For new owners Don Marszalec and Anna and Jason Dunn, the decision was a sound one, based in large part on Don’s familiarity with the store and its customers, and vice versa—given Don’s 17 years of ties to Bahnhof Sport, it’s almost like keeping it in the family. “It’s not easy to sell a ski shop. This is a good way to exit,” Lindy says.
The Bahnhof story actually dates back to World War II, when Lindy’s father Lionel was a member of the 10th Mountain Division in the U.S. Army, famed for its exploits in the snow-covered mountains of Italy and Austria. He taught winter survival and how to shoot a gun on skis.
When he returned to the States, the family settled in Detroit, where Lindy was born. The family moved north to Gaylord when he was tapped as the director of the ski school at the Otsego Club & Resort. “I don’t recall learning how to ski, but (it was) before I walked,” Lindy says.
While Lionel was busy on the slopes, his wife Virginia took control of the Yodeler, the on-site shop for skis and apparel. At the end of the season, they’d carefully pack away unsold items for the next year, but it turned out their patrons wanted new equipment, not last year’s models. So the Smiths rented space at the old train station in Petoskey’s Pennsylvania Park to sell the previous year’s equipment. (Bahnhof means “train station” in German.) “The members wanted to see all new stuff. The Bahnhof was the outlet for the Yodeler,” recalls Lindy.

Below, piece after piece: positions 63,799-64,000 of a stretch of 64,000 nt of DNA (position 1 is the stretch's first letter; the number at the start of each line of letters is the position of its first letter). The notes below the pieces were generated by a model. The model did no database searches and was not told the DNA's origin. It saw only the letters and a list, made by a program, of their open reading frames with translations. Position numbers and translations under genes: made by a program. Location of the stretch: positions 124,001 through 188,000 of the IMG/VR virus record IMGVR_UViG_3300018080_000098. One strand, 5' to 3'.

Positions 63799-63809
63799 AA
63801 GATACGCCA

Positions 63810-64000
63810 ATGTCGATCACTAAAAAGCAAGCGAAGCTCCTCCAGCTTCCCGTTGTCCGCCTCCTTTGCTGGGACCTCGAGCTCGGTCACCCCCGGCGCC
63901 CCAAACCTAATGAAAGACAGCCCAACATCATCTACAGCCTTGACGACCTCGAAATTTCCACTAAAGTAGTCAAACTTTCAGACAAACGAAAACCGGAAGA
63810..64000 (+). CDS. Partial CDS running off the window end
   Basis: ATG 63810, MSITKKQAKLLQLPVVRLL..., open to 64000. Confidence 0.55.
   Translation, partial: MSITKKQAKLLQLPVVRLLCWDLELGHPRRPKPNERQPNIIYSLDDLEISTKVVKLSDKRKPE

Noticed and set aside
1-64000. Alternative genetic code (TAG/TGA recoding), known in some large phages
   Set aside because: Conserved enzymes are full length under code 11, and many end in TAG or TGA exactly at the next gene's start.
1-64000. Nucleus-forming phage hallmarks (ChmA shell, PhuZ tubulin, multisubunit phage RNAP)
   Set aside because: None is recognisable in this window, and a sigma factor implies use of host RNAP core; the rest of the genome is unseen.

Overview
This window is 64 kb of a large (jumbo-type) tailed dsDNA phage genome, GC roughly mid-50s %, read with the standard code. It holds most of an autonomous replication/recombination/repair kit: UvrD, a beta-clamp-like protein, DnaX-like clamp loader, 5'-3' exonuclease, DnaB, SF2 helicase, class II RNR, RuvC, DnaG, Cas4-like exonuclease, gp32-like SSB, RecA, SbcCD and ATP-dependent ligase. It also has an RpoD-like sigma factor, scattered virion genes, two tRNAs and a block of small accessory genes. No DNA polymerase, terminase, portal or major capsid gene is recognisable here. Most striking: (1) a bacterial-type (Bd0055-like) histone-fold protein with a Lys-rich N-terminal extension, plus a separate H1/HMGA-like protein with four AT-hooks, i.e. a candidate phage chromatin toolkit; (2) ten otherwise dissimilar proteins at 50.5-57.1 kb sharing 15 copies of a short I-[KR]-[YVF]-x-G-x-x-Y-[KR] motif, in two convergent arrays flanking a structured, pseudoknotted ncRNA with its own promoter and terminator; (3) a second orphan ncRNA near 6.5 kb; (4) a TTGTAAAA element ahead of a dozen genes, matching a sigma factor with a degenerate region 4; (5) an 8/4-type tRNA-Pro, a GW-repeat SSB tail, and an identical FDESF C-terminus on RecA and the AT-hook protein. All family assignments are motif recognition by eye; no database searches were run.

Fast-forward and the Bahnhof concept grew with the next generations. Lindy, her husband Greg, and their son Ryan eventually presided over 18 stores located in Wisconsin, Colorado, Utah and Michigan. Among the employees was Don Marszalec, who worked at the store in the winter and at Boyne Mountain in the summer. He loved the work and the people, but after 16 years he decided he preferred one full-time job to two part-time jobs, and he took a post with Boyne. He eventually landed at Big Sky in Montana, where he spent the last 22 years with Boyne Resorts as director of retail.
He retired from Boyne this year and returned to Michigan to be with his father. In the meantime, he’d become acquainted with Ohio residents Jason and Anna Dunn, who were both originally from Northern Michigan.
After Greg Smith passed away in 2003, Lindy began to consider downsizing. Over the last several years she sold the Bahnhof shops until only two remained: one in Park City, Utah, and the flagship store in Petoskey. When Don got wind of Lindy’s plan to sell the Petoskey store, he turned to his friend Jason, who had just sold his plastics company.
They decided to go into business together, and now Don is back at Bahnhof. “Being from here, I do know a lot of the people. They have a loyal following and a great staff. That’s what made it appealing.”
The Dunns felt the pull as well. “Don said, ‘Hey, do you want to do this?’ Our families are in Michigan,” Anna says. The chance to invest in their home state was too appealing to pass up. “I grew up in Traverse City, and I bought my first skis at the Bahnhof in Traverse City.”
Marszalec is now running the Petoskey shop (the Park City location was sold to R&R Sports), and he’s looking forward to the rest of the winter and then the summer, as the Bahnhof embraces that season as well. “In the summer we rent bikes, kayaks, stand-up paddleboards. Bike rental is huge for us,” he says.
“The biggest excitement is I can come back and take over a legacy shop. It’s like the restaurant you have to stop at. It’s cool to be the next caretaker.”